Monday, June 25, 2012

Kevin Youkilis Traded to White Sox

It finally happened. After countless rumors, what had to be done was finally done. The Red Sox parted ways with Kevin Youkilis.

Youkilis' last day on the team was thoroughly pleasant, a sentimental end to an intriguing and unfortunate tale of miscommunication, internal strife within the Red Sox organization, and a very confused chain-of-command on Yawkey Way. Youkilis was given a start yesterday. He went 2 for 4 with an RBI triple. He received numerous ovations, both when he stepped to the plate and when he was replaced by pinch-runner Nick Punto.

After the game, it was announced that the Red Sox had traded him to the White Sox. The Red Sox will still be paying part of Youkilis' $12.25 million salary. In return, they received Zach Stewart, a 25 year old minor league pitcher. And Brent Lillibridge, a utility player with experience in the outfield and infield.

Yeah. That's it.

Zach Stewart was recently optioned by the White Sox to AAA Charlotte. He made 18 appearances for Chicago, 1 of them was a start. He's been a long-reliever type for them, and carries a 6.00 ERA. As a reliever, he has a 5.18 ERA. He made 11 starts last year between the White Sox and Blue Jays. He was 2-6 with a 5.88 ERA. He did manage a Complete Game Shutout.

He was drafted by the Reds, then traded to Toronto, then signed by Chicago, and now he's in Boston. He'll actually be sent to Pawtucket. At best, this guy could potentially be a decent mid-reliever.

Brent Lillibridge is versatile. He's played all infield and outfield positions. He has no bat. He's a career .215 hitter. He strikes out in 29.6% of his plate appearances. He doesn't walk.

He showed some potential in 2011, hitting 13 homeruns in 186 at-bats. And his average was a decent-for-a-utility-player .258. He's also had some occasional good numbers in AAA, but never with consistency.

He's fast. And he can play 7 positions. Considering the Red Sox' injury situation, he's not a bad guy to have on the roster just in case. But he doesn't do much to improve a healthy team.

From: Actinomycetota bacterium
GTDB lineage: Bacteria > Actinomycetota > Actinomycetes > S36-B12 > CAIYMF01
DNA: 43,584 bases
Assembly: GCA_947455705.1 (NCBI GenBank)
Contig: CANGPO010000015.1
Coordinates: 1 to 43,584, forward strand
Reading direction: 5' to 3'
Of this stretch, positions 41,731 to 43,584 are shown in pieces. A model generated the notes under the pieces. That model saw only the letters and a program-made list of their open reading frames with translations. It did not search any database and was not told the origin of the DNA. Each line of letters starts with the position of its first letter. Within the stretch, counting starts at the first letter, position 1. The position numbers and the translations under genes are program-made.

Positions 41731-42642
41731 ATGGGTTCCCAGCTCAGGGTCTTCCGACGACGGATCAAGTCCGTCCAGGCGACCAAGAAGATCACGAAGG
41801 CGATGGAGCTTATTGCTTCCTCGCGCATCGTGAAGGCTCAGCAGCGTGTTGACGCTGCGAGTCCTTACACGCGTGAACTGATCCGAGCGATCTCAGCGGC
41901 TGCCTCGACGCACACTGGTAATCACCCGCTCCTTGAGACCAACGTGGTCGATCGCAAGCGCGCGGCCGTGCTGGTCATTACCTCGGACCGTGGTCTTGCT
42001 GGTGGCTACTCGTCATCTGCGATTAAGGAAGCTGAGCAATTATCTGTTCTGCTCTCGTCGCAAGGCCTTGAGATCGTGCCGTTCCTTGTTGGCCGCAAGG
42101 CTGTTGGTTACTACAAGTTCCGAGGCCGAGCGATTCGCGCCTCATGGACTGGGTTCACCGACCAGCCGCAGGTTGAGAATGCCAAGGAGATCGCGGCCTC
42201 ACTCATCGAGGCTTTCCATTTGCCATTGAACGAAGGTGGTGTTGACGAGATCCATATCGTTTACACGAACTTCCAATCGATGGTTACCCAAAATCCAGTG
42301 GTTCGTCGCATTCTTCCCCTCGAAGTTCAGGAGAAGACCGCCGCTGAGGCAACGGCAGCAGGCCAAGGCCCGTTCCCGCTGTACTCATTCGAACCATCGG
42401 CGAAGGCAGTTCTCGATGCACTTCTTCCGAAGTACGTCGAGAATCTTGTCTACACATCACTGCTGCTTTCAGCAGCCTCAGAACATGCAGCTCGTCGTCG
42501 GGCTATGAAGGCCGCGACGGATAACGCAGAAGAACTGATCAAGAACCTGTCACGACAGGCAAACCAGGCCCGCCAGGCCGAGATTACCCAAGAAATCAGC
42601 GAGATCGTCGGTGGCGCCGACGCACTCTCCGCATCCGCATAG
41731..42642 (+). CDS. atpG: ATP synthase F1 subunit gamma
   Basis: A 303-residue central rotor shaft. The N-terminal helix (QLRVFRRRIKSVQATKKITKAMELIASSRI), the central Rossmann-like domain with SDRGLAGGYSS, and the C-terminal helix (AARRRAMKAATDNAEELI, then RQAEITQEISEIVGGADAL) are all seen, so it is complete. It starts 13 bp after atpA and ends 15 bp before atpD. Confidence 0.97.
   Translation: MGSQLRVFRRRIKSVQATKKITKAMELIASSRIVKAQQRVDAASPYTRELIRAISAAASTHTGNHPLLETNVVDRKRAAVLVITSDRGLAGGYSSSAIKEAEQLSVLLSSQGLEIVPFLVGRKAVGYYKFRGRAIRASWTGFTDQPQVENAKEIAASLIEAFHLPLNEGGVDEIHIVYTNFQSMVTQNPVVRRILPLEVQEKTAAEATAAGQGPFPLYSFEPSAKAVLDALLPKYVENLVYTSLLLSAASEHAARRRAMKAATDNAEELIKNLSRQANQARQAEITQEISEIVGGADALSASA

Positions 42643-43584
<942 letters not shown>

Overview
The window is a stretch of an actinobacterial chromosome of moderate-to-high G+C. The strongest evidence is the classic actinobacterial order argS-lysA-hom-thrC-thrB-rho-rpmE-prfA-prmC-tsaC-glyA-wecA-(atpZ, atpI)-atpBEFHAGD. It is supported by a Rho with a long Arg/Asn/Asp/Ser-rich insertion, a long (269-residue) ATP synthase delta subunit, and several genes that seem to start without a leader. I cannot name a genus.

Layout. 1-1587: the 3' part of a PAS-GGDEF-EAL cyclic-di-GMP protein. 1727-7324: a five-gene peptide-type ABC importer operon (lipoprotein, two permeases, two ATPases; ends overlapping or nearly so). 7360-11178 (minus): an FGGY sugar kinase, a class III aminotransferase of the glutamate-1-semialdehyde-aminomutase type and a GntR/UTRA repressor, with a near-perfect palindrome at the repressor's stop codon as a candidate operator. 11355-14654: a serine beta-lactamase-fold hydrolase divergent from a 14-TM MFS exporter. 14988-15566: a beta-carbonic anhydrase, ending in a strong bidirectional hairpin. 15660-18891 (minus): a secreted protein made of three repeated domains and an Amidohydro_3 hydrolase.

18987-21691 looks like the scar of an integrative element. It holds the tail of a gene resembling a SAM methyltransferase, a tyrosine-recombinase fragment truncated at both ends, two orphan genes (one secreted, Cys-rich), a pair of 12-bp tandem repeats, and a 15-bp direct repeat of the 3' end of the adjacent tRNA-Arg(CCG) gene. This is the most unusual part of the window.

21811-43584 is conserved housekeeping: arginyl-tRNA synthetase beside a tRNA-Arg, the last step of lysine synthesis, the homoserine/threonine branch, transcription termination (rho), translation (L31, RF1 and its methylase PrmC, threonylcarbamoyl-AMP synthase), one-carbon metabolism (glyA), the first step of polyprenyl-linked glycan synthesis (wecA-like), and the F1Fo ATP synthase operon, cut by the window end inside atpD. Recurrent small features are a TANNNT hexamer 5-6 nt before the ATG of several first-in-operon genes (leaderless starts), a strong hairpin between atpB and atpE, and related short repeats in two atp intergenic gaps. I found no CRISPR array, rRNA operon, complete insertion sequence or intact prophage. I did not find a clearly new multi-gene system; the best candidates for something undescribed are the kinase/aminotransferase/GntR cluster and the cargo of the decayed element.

I guess this was the best the Red Sox could do. Stewart at least has potential for growth into a reliever. And if more players go down, Lillibridge can play the field. It's not much for a guy who was once an MVP candidate and has a career OBP of .388.

The Sox were in a corner. Youkilis has been awful this year. Middlebrooks has been great. With Ortiz and Gonzalez, there was no place else for Youkilis. He's been repeatedly injured, and it will cost a team $1 million to buy-out his contract next year.

The alternatives to this motivated selling were to release him, get nothing, and still pay him. Or to keep him as a bench player. And after this trade, it doesn't look like that would have been a horrible thing. At least not in theory.

There were concerns about what a benched Youkilis might do for the chemistry of the team. He voiced displeasure at the Red Sox failing to communicate with him what their intentions were. At the same time, the media knew more about the Youkilis situation than Youkilis did. Fenway Park is a 100 year old structure but the most incessant leaks have been Youkilis rumors.

The Red Sox bungled this situation. Information and rumors were leaked to the media. The organization itself didn't seem to know what it was doing, yet was never afraid of making determined declarations. For instance in May you had Ben Cherington declaring Youkilis would keep his starting job, even though he was still injured and Middlebrooks was hitting .381 at the time.

And during all this, as rumors flowed, the Sox didn't communicate with Youkilis. And that might have made him more of a clubhouse concern than his lack of playing time. Weirdly, the trade rumors may have instigated the need to trade him. That and the Sox not knowing what they were going to do and then not keeping Youkilis in the loop about his future.

The Youkilis situation has finally been resolved, but the Chain of Command that runs the Red Sox is still a tangled mess of contradictions and confusion.

Photo Credit:
AP Photo

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